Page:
In the aftermath of the Revolutionary War, the newly proclaimed “United States of America” were anything but. Loosely affiliated under the Articles of Confederation, the 13 states pursued their own agendas.
In “The Quartet: Orchestrating the Second American Revolution, 1783-1789,” Pulitzer-winning historian Joseph J. Ellis tells the story of how this heterogeneous mass was made to steer to the same point. Ellis (“American Sphinx,” “Passionate Sage”) lives and breathes the Founders, and he deploys his customary zip and trenchant scholarship in showing how four central figures – Washington, John Jay, Alexander Hamilton and James Madison – conceived and promoted a new political framework built on the Constitution.
Combining sharp analysis with lively narration, Ellis traces these eventful years and the debate, culminating in the ratification process of 1787-88, over how the new nation would be governed with the quartet leading the way. His account of the run-up to the Constitutional Convention of 1787 and the subsequent state-by-state ratification process almost reads like a thriller. New Yorker Hamilton, fearful that anarchy was looming, developed a national vision first; Madison was just a bit behind. Jay, serving as foreign affairs secretary, was trying to fashion coherent foreign policy. But all agreed that if their efforts were to succeed, a reluctant Washington, who had retired to Mount Vernon, had to be on board. Washington’s revolutionary credentials were unassailable.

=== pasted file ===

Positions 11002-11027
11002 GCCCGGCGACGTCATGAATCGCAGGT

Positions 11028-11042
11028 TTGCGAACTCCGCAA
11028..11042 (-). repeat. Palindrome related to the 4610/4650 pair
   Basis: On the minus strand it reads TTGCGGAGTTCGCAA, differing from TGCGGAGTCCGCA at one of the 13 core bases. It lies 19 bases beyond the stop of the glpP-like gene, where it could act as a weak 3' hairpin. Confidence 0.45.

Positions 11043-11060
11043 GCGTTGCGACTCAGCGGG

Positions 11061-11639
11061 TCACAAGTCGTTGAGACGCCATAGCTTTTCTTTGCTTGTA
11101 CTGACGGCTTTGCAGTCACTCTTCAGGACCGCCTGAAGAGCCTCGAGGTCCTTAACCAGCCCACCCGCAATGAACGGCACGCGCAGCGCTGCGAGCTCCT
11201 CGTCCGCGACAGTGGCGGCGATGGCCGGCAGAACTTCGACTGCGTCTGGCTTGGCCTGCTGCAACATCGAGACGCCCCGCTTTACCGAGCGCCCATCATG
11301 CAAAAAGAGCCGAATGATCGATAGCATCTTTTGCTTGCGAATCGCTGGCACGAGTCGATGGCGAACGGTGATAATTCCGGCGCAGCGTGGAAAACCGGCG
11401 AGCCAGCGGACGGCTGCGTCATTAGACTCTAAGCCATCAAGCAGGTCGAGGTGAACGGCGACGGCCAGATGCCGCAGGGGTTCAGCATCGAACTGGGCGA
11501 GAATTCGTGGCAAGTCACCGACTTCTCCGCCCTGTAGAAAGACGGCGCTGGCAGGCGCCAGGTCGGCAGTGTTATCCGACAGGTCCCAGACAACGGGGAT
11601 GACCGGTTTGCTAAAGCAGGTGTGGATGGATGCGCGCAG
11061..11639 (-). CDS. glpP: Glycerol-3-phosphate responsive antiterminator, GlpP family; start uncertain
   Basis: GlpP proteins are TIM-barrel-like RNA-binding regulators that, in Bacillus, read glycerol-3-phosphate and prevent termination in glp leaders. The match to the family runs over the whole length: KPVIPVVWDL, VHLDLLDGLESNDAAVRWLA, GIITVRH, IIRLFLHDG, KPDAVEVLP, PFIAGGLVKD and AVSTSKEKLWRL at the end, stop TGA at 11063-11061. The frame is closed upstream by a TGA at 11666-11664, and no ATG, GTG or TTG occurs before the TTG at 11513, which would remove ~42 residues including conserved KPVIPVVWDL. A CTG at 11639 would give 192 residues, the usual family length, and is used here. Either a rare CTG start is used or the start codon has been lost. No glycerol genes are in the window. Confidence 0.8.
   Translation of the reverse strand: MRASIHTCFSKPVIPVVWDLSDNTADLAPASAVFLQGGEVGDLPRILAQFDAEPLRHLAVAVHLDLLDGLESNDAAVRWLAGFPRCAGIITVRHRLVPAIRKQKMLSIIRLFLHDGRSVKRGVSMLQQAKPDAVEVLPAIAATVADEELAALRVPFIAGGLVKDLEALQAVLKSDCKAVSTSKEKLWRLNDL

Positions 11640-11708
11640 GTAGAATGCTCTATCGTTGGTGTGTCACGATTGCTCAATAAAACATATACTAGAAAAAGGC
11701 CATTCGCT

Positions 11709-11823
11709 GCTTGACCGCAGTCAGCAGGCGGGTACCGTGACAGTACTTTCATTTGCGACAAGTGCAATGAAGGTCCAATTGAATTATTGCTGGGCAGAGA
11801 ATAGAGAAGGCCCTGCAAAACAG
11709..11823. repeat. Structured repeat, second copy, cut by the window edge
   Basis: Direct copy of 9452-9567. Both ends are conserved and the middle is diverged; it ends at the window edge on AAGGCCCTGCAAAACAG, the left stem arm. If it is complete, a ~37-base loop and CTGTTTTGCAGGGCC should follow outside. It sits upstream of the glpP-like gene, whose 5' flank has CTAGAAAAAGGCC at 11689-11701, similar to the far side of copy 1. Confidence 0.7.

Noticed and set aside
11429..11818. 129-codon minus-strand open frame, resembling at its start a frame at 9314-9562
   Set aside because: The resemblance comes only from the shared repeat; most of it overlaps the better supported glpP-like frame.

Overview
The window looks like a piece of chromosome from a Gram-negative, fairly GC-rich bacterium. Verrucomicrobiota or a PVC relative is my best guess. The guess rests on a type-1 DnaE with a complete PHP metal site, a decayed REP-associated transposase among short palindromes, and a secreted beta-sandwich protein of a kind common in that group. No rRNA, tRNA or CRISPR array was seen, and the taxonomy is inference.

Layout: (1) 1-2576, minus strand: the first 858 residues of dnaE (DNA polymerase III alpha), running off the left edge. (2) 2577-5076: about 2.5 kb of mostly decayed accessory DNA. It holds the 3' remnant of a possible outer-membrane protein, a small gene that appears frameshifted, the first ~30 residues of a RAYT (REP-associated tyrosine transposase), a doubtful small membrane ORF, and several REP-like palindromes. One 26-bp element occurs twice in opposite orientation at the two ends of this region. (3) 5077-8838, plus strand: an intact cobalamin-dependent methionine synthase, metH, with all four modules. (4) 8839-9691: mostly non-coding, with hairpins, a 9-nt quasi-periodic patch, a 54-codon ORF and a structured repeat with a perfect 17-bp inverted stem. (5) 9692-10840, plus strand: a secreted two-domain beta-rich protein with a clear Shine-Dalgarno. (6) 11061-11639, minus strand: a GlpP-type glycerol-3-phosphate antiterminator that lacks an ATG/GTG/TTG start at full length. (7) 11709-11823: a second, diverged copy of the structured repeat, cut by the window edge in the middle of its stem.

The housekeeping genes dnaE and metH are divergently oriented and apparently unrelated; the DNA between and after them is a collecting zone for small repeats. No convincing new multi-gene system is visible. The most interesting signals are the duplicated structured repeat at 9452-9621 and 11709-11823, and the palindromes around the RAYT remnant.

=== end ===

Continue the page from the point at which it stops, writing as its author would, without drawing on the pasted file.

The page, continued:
Ellis sometimes defaults to grandiose mode – “four men made history happen in a series of political decisions and actions that, in terms of their consequences, have no equal in American history.” But the Constitution has proved remarkably durable, and still reflects the arguments Americans have about how we should govern ourselves.
The Quartet: Orchestrating the Second American Revolution, 1783-1789
by Joseph J. Ellis
Alfred A. Knopf (290 pages, $27.95)